February is Heart Month. For 10 years, the American Heart Association has dedicated the first Friday of February as National Wear Red Day. It is a day to remember that every minute of each day, someone’s wife, mother, daughter, sister, aunt, grandmother die from heart disease or stroke.
For me it is a day to remember my mother and sister. In June of 1972, I received a phone call from my sister. My mother was in the hospital because she had suffered a heart attack. In 1972, procedures that we take for granted today were not available. A cath lab did not exist and stents were a dream. The cardiologist simply told us that the next 48 hours were critical. If her heart developed collateral arteries, her chance of survival was good.
Researchers have learned that gender differences play an important role in the diagnosis and treatment of heart disease. Although chest pain is the most common heart attack warning sign in both men and women, women may be less likely to report chest pain and more likely to report other symptoms. These other symptoms often result in misdiagnosis and delays in treatment. In my mother’s case, she did not have chest pain. When she awoke that morning, she felt weak and nauseated. She vomited, and she was dizzy. She returned to bed thinking that she had a virus or flu. When my sister arrived to check on mom, she noticed that her finger tips were blue. She immediately called 9-1-1. Upon arriving at the hospital, she did experience a heart attack. Every time I read about unusual symptoms, I remember my mother.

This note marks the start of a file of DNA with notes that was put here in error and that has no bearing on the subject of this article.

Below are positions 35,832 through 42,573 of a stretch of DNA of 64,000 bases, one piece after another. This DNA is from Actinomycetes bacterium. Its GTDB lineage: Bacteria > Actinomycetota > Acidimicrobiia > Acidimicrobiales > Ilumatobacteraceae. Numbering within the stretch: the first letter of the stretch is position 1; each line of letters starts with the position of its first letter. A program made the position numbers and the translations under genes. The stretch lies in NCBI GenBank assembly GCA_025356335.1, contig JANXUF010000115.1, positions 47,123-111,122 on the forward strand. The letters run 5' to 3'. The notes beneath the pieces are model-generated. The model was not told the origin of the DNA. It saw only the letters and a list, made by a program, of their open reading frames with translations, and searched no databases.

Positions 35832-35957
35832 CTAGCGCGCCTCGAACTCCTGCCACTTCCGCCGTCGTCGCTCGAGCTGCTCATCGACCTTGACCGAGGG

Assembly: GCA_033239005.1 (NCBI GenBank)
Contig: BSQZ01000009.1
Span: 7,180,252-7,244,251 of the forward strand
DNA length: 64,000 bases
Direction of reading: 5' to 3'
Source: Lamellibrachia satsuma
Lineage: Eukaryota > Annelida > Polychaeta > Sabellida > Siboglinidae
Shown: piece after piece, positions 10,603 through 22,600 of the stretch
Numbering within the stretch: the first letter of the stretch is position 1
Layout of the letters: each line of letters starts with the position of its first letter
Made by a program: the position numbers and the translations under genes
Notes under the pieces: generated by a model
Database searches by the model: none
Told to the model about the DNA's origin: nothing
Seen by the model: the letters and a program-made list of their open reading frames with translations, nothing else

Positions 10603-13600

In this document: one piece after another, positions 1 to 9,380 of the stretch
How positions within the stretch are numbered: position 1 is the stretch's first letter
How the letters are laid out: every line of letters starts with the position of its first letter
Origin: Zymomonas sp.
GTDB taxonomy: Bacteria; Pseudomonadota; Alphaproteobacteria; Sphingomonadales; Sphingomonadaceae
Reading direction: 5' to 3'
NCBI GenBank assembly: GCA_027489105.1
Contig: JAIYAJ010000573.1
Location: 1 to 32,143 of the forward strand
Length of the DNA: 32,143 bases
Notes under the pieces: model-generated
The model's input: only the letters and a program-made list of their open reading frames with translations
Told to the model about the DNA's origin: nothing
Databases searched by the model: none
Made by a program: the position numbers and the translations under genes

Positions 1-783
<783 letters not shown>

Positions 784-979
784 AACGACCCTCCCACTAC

About one year ago, my sister awoke with the similar symptoms that our mother experienced years ago (nausea, weakness, vomiting). Her daughter drove her to the emergency room despite my sister stating it was just a virus or the flu. After tests indicated the need for additional procedures, my sister received one stent in a coronary artery. Today she is doing well. This has a happy ending because of the research funded in part by the American Heart Association.
Remember the Symptoms of a heart attack:
- Uncomfortable pressure, squeezing, fullness or pain in the center of your chest that lasts more than a few minutes, or goes away and comes back.
- Pain or discomfort in one or both arms, the back, neck, jaw or stomach.
- Shortness of breath, with or without chest discomfort.
- Other signs such as breaking out in a cold sweat, nausea or lightheadedness.
As with men, the most common heart attack symptom in women is chest pain or discomfort. But it’s important to note that women are more likely to experience the other common symptoms, particularly shortness of breath, nausea/vomiting and back or jaw pain.
Heart disease and stroke are the number one cause of death in American women, claiming 420,000 lives each year. It is nearly one death each minute. Concerned with the gender differences, the AHA has advocated for reducing rates of death and disability in women, and identifying gender differences in response to cardiac medications and devices. Success was achieved a few months ago, with the passage of the Heart for Women Act. The act requires the FDA to report on how new prescription drugs and medical devices work in women and minorities.
For information on women and heart disease and to read personal accounts from women who have heart disease, visit the AHA website. This week the AHA website is dedicated to women and heart disease. Check your heart score this month.
Continue to check the CHI Health website for heart healthy recipes throughout February. Make this your month to put into action a heart healthy eating plan. Remember to include activity and exercise into your daily routine. Be tobacco free. Do your best with these lifestyle changes and be thankful for today’s medical treatments and advocacy funded by the American Heart Association.